Authorities in the Netherlands say they are close to a draft decision over allegations that Apple's App Store in-app payment system is anti-competitive.
Close to two years after it began investigating the App Store, the Netherlands Authority for Consumer and Markets (ACM) has told developers that it is close to publishing a draft conclusion.
According to Reuters, the Dutch authorities said this in a letter sent to an unknown number of developers involved in the case. As described to Reuters by two developers, the confidential letter does not indicate when a decision would be published, nor what it would be.
Apple is currently the subject of multiple antitrust investigations regarding the App Store. According to Reuters, the Netherlands could now become the first to rule.
In ACM's case, the focus was on the in-app payment system and how Apple charges commissions of between 15% and 30%. Speaking at the start of the investigation in 2019, then-ACM board member Henk Don said that the authority had received multiple complaints.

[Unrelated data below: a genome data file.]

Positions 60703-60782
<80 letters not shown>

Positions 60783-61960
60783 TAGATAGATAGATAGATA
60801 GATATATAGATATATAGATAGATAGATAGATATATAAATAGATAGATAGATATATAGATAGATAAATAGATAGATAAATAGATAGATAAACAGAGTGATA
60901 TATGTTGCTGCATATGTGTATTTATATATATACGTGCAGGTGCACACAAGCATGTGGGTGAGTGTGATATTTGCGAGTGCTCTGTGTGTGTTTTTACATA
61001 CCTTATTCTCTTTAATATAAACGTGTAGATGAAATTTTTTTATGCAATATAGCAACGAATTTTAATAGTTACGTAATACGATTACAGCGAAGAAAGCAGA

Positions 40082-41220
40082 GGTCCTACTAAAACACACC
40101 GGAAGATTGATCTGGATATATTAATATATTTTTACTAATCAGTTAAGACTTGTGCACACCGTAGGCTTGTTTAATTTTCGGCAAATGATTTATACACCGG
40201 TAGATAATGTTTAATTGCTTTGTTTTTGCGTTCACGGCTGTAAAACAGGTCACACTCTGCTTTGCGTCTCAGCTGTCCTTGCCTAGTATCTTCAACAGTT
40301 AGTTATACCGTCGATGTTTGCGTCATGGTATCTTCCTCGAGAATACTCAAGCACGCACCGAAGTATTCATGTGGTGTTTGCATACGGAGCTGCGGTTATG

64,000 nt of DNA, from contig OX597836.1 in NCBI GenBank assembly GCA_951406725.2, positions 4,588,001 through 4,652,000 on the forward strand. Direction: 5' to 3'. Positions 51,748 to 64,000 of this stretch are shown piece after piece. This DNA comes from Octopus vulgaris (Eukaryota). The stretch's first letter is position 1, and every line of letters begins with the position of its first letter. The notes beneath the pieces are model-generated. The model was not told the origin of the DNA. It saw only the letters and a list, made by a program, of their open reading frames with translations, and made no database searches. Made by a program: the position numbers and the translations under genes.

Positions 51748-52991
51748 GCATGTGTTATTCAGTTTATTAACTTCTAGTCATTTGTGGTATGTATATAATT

"To a large degree, app providers depend on Apple and Google for offering apps to users," he said. "ACM has received indications from app providers, which seem to indicate that Apple abuses its position in the App Store. That is why ACM sees sufficient reason for launching a follow-up investigation, on the basis of competition law."
Separately, the same Dutch authorities have subsequently begun an antitrust investigation into technology firms which limit access to NFC services in phones. Apple was not named in the initial description of this investigation, but it appears to follow criticism of how the company refuses to allow competitors access to its Apple Pay system.